Next, we delved into the pains, tools, patterns, etc. used in the following ongoing efforts:
- Porting the media library and TinyMCE into the Customizer Tool built into WordPress core that hooks into most modern themes. You can use it to preview and modify many of your site’s appearance settings. with Media and Text widgets
- Creating new and revised UIs leveraging the REST API The REST API is an acronym for the RESTful Application Program Interface (API) that uses HTTP requests to GET, PUT, POST and DELETE data. It is how the front end of an application (think “phone app” or “website”) can communicate with the data store (think “database” or “file system”) https://developer.wordpress.org/rest-api/. like Quick Drafts and New List Table
@timmyc talked about his experiences developing the new Media Widgets, which are all built utilizing
wp.media. @westonruter has created a great summary of some of the bumps they had along the way.
@joemcgill added the overall architecture of wp.media is not well documented anywhere, so there’s a huge barrier to entry for anyone who wants to work on even minor bugs. It’s not simply understanding backbone, but you also have to understand how wp.media has implemented a custom frame/region/state model.
Discussion continued around the reason developers find working with media and other core JS so difficult. Is it the complexity? The lack of documentation? Or is the architecture itself the problem? Probably all of the above.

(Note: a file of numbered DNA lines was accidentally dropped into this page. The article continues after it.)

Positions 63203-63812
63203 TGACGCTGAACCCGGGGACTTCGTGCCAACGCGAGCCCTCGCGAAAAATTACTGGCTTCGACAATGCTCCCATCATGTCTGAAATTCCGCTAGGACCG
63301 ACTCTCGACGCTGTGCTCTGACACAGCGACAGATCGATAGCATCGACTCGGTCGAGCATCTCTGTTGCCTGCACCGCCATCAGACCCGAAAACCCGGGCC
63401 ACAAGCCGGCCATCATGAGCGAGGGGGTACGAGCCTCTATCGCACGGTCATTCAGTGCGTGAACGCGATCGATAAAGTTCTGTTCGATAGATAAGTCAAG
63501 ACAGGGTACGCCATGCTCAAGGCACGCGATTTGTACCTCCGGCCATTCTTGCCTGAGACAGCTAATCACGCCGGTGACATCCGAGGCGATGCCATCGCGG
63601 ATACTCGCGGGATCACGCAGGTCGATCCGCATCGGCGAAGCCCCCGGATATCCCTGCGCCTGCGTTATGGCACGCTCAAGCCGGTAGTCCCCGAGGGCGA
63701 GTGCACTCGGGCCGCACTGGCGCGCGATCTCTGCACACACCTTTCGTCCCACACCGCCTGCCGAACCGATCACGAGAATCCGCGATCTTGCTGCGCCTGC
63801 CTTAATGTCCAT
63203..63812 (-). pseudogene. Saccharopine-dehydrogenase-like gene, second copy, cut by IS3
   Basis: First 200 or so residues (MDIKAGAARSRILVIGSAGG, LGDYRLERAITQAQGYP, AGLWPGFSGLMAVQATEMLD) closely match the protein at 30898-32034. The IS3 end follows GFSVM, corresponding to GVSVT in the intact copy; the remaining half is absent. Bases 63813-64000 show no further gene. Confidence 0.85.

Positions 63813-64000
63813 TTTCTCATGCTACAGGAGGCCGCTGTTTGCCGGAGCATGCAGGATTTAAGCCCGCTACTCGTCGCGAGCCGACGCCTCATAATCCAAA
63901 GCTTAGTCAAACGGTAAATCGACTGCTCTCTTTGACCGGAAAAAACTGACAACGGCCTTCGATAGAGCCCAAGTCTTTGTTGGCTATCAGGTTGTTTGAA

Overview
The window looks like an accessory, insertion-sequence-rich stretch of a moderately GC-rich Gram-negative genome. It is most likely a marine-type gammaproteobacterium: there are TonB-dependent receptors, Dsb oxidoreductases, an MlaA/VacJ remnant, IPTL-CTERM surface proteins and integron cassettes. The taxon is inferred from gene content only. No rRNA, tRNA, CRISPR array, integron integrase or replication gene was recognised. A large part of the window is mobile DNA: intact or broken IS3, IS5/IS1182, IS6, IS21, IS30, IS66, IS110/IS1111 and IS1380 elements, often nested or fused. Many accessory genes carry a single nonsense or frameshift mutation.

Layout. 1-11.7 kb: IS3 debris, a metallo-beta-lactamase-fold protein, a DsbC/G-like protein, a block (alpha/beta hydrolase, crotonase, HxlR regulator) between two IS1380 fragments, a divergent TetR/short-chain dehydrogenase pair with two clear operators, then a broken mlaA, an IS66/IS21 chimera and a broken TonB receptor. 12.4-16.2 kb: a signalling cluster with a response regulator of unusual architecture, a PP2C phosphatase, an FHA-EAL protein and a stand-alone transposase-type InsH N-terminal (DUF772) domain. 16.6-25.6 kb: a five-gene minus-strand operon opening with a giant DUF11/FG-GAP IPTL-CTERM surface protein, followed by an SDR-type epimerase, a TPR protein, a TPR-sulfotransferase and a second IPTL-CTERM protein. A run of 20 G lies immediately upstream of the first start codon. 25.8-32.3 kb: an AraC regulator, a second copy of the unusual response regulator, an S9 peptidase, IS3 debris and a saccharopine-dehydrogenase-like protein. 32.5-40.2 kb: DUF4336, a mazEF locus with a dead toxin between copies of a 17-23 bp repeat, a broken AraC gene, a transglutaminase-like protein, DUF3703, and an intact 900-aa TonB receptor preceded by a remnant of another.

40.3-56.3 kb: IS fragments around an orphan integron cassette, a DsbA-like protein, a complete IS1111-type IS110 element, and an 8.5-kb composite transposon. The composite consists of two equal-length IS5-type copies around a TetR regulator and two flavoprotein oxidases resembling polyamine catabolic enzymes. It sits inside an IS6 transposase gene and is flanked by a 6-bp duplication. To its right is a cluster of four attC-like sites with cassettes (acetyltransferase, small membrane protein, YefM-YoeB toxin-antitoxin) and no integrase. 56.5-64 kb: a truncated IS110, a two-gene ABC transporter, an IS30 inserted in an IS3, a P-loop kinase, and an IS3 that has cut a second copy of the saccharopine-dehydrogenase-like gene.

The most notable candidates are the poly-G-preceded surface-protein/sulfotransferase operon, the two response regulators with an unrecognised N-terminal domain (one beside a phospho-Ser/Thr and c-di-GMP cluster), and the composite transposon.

Discussion continued to backward compatibility, and the issue of “losing” PHP The web scripting language in which WordPress is primarily architected. WordPress requires PHP 5.6.20 or higher hooks In WordPress theme and development, hooks are functions that can be applied to an action or a Filter in WordPress. Actions are functions performed when a certain event occurs in WordPress. Filters allow you to modify certain functions. Arguments used to hook both filters and actions look the same. when we switch old functionality from wp-ajax to the REST API. Do we need to provide backward compatibility for all PHP hooks? Or can we offer new approaches for developers to extend WordPress, for example,
wp.hooks? @omar shared their experience at Yoast when they switched their content analysis from php to js.
As a reminder to contributors that there are over 300 open tickets in the JS focus that can use your help!
For a full transcript of the meeting, check the slack logs.